baton while the other hand is firmly clamped down over your eyes, you've got
both hands in the air, conducting a perfect score.
Don't go over a software waterfall!!
Depending on your needs, it could be better for your business to consider an
iterative approach to the application development of your software integration
The software waterfall approach goes methodically and sequentially
through the software development phases of requirements, analysis, design,
implementation, testing and maintenance. Each stage must be completed in detail
before moving on to the next.
Solutions, including those for software integration, are not created as they
are needed. And worse, the software waterfall model doesn't allow for
modifications to be made to requirements, once the process has moved on to
The iterative model, on the other hand, is more flexible and allows for a
software integration solution that is a better match for the user's needs.
Don't get stuck in a software integration stovepipe!!
Even if you have a limited budget, don't go for half measures that address
problems only in the short term. Don't try to piece together solutions bit by
bit, without thinking of the long term needs of your business. This "point"
solution to software integration will jam your business processes in a software
integration stovepipe. And you don't want to have to tear down the whole house,
just to fix a problem in one small piece of the architecture.
Come up with definitions for your integration needs!
Define your needs. What do you want your business software to do that it
isn't doing now? And prioritize your needs, to facilitate your iterative
software integration process.
Software integration, or enterprise application integration, needs several
basic components, including
- business rule components, including business logic modules and
- a data acquisition component (data source and target interfaces; also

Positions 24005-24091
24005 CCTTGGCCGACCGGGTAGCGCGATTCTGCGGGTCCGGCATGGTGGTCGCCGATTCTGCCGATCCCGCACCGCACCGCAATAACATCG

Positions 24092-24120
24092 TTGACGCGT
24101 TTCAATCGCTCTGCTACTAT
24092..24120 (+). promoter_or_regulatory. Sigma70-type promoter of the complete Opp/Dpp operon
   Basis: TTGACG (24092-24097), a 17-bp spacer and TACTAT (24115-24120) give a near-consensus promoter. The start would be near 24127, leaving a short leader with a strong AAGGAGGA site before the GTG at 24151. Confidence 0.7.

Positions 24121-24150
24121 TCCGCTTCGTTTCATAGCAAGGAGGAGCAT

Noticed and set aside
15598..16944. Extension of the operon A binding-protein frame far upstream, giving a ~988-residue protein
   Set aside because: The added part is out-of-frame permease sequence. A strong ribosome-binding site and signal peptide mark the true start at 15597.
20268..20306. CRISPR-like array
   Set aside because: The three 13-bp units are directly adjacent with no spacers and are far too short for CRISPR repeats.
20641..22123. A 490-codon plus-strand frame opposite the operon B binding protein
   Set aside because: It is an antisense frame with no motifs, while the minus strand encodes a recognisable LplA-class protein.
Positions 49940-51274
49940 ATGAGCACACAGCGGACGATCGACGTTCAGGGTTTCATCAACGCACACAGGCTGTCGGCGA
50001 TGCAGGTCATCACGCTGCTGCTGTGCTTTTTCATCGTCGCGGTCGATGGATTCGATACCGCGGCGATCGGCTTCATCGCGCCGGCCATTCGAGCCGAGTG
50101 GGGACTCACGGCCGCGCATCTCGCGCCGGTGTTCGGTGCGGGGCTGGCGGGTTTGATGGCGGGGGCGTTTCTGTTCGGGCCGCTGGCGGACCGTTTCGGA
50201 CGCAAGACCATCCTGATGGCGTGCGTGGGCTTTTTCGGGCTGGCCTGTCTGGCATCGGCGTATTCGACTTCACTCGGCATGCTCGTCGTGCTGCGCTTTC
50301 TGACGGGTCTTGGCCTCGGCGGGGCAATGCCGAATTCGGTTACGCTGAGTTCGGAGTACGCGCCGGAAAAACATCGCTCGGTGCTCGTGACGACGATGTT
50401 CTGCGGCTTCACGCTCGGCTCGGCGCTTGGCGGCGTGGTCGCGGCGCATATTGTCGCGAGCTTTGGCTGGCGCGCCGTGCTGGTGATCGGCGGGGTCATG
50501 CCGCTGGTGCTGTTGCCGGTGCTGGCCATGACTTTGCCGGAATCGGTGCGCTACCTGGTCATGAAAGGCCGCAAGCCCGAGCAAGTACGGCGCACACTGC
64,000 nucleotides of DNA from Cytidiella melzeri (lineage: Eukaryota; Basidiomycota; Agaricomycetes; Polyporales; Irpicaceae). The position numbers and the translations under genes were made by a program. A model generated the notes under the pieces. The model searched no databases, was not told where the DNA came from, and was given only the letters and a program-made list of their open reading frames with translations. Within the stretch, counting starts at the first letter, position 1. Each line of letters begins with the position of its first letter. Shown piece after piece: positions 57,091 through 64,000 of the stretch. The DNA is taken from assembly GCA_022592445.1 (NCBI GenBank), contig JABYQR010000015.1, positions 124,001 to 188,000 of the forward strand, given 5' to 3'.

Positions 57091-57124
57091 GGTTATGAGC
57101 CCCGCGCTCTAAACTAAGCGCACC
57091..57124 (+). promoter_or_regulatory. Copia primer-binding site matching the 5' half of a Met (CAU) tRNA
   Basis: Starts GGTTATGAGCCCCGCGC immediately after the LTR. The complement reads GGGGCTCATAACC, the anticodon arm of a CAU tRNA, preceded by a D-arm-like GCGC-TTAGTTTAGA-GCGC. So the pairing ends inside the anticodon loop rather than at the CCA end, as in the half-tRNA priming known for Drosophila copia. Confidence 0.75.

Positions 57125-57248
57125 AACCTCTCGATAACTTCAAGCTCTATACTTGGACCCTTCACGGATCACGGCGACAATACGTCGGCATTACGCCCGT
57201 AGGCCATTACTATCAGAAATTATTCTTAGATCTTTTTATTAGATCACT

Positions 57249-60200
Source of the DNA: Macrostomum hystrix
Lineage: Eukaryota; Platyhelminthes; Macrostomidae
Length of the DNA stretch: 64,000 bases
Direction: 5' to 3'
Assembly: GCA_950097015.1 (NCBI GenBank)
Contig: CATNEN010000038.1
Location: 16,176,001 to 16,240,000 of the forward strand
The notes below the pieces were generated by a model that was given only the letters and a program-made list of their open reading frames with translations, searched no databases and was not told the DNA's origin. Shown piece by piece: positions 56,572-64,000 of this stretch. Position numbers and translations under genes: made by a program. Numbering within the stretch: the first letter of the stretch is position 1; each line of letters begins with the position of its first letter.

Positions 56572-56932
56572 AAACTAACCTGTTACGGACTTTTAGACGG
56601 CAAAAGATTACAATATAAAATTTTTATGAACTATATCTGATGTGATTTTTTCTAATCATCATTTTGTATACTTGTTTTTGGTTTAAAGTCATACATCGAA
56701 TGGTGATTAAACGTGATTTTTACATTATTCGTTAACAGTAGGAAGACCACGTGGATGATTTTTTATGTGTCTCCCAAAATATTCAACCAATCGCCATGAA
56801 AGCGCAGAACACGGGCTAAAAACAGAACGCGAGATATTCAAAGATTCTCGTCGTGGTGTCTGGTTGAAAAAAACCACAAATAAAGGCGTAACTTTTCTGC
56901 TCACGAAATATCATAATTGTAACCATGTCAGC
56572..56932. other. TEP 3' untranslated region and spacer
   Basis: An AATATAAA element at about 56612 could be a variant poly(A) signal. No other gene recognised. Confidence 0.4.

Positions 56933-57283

known as "adaptors" or "connectors")
- a data cleansing component
- a system development component
- a system access component, including a Web-based portal and a Web
Employing a service-oriented architecture, or SOA, can help you with your
business process integration. SOA allows loosely linked yet autonomous and
reusable components in order to achieve software integration.
Find out more about SOA and what it can do to integrate your
software with helpful
articles about SOA written by knowledgeable professionals.
Web services is actually one way to benefit from SOA. It also helps a
business stay in better touch with its clients, partners, and employees. Web
services permits database integration and computer integration. It allows
communication across platforms and operating systems, no matter what programming
language was used.
In both cases, collaboration and interoperability are vital results.
Finally, get some professional help! Approach an organization specializing in
software consulting. Ask what steps you need to take to get started integrating
Yes, you can.
You can combine the functions of your business software to achieve a
specialized hybrid, resulting in a business integration software that addresses
the individual needs of your enterprise.
Do you need one? Possibly, after doing some research and consulting with
experts, you'll find that an off-the-shelf software integration solution is
right for you.
Or you may prefer to design the integration of your own bespoke software, or